• Like Like x 3
  8. bobhikes

    bobhikes Nowoligist
    Premium Member

    Joined:
    Jan 25, 2009
    Messages:
    8,076
    Ratings:
    +1,985
    In general the majority of people are followers, it is not just religion they get their ethics from but from Movies, Fiction Books, Major Personalities and Governments to mention a few of the major ones.

    There are people that base their values on Star Wars.
    There are people that base their values on unscientific works Such as invalid comments on vaccines.
    There are people that base their values on the Kardasians
    Scientology is the work of a science fiction writer.
    Etc.

    It just is what it is. At least with Religion the ultimate goal is to united even though it is not always interpreted that way.
     
    • Useful Useful x 1
    • Creative Creative x 1
  9. sayak83

    sayak83 Well-Known Member
    Staff Member Premium Member

    Joined:
    May 7, 2012
    Messages:
    8,580
    Ratings:
    +8,043
    Religion:
    Pluralist Hindu
    It's a sophisticated concept that may be misinterpreted, unfortunately.
    Scientific theories are also strictly fictions in this sense.
     
    • Like Like x 2
  10. Brickjectivity

    Brickjectivity Veteran Member
    Staff Member Premium Member

    Joined:
    Dec 8, 2012
    Messages:
    26,311
    Ratings:
    +8,517
    Religion:
    Liberal Christian
    Real religion is about taking care of people, so I think that the above should be restated. Believing that its worth living a religious life, to practice religion in order to help people is real religion.

    I don't like secrets, but I accept the fact that not everything can be explained through words. Honesty is necessary but its not what happens when there is a chain of people. Some messages in a religion are directed at children and those who believe that people can be completely honest. Most are not. Those directed at children and believers in honesty, those are the messages which get garbled and twisted. There are different ways of communicating, and there are different kinds of messages in religions. People are not honest beings, not honest either with ourselves or others. We also don't perceive truth purely. We don't repeat it purely. We can't exist in a purely honest environment. Those who believe that we can are probably deceiving themselves. To pass a religious tradition along through a dishonest species full of selfish and cruel creatures is no easy task. The adult who realizes that people are liars but still sees a humanitarian value in their religion and continues to practice it for that reason has validated their religion. The one that leaves has voted against it. The rest have not understood it.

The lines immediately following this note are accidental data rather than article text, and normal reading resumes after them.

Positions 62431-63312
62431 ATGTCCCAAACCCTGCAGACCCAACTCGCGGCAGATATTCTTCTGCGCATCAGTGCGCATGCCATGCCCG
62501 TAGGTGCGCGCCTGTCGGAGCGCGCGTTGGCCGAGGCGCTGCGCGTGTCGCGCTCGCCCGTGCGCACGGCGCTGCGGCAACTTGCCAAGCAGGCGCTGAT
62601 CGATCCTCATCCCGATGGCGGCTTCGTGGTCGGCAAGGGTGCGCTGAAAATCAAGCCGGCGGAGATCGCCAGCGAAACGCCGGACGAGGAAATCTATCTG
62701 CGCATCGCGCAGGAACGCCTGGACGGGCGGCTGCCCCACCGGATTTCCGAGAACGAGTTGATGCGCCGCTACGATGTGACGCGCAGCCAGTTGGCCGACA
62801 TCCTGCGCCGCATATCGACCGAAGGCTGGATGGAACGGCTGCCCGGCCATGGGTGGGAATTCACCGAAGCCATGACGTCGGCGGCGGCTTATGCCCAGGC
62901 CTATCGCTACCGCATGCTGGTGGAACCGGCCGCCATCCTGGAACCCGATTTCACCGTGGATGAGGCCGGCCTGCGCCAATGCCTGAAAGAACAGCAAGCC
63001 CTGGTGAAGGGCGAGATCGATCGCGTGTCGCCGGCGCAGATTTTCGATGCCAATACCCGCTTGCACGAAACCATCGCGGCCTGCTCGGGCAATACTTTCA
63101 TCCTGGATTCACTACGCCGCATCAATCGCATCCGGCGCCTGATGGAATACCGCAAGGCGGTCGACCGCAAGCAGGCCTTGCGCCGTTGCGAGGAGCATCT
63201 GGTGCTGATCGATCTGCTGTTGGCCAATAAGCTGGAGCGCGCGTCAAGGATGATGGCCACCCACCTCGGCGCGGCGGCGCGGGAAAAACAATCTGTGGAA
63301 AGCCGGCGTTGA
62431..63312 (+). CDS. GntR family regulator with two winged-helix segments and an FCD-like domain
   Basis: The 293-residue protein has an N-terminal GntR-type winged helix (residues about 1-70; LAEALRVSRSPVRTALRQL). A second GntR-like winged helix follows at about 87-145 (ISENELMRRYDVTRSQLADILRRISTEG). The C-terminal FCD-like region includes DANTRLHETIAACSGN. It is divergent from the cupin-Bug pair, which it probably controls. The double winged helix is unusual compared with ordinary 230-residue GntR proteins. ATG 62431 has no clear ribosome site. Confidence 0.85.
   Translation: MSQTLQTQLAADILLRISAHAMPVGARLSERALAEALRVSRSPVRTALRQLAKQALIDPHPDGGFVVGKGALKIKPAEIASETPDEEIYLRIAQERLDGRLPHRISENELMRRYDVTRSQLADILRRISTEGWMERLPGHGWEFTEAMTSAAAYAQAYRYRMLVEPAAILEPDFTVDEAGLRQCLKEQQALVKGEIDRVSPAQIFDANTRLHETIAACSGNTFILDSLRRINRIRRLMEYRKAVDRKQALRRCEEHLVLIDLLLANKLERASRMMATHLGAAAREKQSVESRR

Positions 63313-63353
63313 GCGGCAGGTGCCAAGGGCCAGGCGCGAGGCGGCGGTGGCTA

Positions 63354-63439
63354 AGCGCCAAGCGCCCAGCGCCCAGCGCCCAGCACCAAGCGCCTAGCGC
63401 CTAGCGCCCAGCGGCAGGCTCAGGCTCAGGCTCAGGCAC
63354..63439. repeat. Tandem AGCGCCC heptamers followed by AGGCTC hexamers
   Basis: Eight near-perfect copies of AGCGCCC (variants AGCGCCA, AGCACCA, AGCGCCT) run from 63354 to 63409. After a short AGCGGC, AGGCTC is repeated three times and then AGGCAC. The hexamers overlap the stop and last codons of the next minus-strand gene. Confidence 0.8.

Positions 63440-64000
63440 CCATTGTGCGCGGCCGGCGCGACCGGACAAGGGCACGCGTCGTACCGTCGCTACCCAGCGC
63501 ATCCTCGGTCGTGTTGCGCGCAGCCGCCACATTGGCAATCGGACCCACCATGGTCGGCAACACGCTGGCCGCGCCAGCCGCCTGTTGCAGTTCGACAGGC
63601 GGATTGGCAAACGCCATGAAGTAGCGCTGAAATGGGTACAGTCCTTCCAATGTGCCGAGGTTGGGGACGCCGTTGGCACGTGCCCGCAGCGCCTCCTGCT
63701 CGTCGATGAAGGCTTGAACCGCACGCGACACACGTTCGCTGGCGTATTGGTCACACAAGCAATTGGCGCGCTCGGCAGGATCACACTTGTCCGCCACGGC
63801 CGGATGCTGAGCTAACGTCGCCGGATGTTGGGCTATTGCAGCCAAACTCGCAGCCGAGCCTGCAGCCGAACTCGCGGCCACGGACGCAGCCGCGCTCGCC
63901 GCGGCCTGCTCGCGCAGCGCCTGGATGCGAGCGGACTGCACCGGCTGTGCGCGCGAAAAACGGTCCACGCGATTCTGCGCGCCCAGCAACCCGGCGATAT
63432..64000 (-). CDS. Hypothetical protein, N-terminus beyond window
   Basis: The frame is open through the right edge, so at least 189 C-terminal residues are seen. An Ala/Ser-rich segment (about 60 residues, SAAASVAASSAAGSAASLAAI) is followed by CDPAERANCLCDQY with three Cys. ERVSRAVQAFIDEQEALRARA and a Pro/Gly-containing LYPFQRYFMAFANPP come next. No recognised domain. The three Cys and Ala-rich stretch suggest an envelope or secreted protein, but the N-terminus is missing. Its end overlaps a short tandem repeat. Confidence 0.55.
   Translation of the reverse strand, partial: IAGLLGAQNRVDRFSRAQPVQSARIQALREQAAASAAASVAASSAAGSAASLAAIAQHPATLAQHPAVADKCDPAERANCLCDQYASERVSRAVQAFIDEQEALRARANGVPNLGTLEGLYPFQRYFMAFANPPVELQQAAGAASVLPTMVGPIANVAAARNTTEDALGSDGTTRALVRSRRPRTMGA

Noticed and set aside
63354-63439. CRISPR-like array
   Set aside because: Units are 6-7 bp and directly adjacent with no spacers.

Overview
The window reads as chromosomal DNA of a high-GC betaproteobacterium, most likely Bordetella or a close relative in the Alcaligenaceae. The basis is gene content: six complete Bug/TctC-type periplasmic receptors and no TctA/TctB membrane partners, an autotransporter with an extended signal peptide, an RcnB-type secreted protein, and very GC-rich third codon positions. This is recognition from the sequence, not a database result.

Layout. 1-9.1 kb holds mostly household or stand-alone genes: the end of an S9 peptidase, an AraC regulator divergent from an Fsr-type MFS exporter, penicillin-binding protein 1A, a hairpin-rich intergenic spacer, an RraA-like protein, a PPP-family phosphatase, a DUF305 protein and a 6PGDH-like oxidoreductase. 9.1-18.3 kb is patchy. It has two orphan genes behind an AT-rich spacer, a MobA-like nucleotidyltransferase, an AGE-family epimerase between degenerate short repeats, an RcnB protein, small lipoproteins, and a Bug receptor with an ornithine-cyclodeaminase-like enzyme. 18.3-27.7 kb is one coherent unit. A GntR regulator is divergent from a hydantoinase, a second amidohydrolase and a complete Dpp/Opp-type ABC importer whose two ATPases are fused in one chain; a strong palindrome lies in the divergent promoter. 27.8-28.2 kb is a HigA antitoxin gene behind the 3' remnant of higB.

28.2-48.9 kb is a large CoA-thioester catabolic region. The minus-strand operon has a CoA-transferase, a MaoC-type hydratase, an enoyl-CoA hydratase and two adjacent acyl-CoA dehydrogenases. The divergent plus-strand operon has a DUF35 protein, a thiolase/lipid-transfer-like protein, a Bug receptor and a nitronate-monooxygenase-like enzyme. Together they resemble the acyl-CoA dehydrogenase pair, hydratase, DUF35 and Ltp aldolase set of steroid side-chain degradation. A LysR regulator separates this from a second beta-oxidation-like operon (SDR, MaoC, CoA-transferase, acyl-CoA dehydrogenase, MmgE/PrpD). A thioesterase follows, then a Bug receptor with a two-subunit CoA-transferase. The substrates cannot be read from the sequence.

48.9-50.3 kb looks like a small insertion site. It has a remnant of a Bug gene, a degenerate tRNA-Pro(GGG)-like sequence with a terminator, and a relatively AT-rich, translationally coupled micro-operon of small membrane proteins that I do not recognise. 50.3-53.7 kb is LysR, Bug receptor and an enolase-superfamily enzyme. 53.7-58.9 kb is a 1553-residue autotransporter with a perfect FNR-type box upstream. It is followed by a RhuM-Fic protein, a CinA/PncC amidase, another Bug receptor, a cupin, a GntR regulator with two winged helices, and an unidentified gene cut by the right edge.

A lot of emphasis upon belief I think points to a criminal element, which causes me to object to calling normal religion 'Religious fictionalism'. That is what I think he is doing. Things that should be called 'Faithfulness' are mistakenly in modern English canon called 'belief' in modern times. The language and meaning of 'Faith' has drifted along with 'Religion', but the translators haven't kept up with the drift. This can't be fixed by coining the new phrase. Real religion is caring for widows and orphans etc.; but half of religious people will tell you its belief in your heart of certain things. Definitions have skewed, so the term 'Religious fictionalism' for me I think would just add to the fog. I

    Its positive that he is recognizing that religion is about doing more than believing, but at the same time he's painting a target on himself by claiming he is doing something new. I think he's not. I think his saying that God is a fiction can be confusing. A lot depends on what he thinks fiction and reality are. Christians (not Muslims) believe God is spirit which is quite close to saying God is conceptual but without limiting God to being only that. The thing about God is that we are able to contemplate but not to interact with God with our eyes and fingers. Hence God is called 'Spirit'. What the prof is saying is very similar, but he's inventing a new term that might be confusing through redundancy. What does he think 'Spirit' means to the Christian writers?

    Tolkien saw the good in people, unlike his buddy CS Lewis who saw us as children playing with matches. There are two different approaches to religion represented in these two men. Tolkien entrusts us with symbols, with complicated stories to which we can add our own symbolism and entrusts us with the future of the world. CS Lewis wants us to live in a dreamworld, to not use technology, to view our own empowerment as dangerous and to stay in a confined story where progress is equated with evil.
     
    • Like Like x 1
    • Informative Informative x 1
  11. crossfire

    crossfire Antinomian feminist heretic freak ☿
    Premium Member

    Joined:
    Sep 4, 2012
    Messages:
    10,629
    Ratings:
    +3,671
    Religion:
    ☿ Mercuræn Buddhist & Ordained Pastafarian
    • Like Like x 2
    • Winner Winner x 2
    • Useful Useful x 1
  12. Vouthon

    Vouthon In varietate concordia
    Staff Member Premium Member

    Joined:
    Apr 17, 2013
    Messages:
    2,387
    Ratings:
    +2,063
    Religion:
    Catholic Christianity

    "The education of the human race has advanced, like that of an individual, through certain epochs, or, as it were, ages, so that it might gradually rise from earthly to heavenly things" - St. Augustine of Hippo (City of God, Ch.14)

    Well, that's not strictly true and certainly not for Catholicism. Progress is itself a mythical construct (and I mean that in the positive sense in which Tolkien understood myth).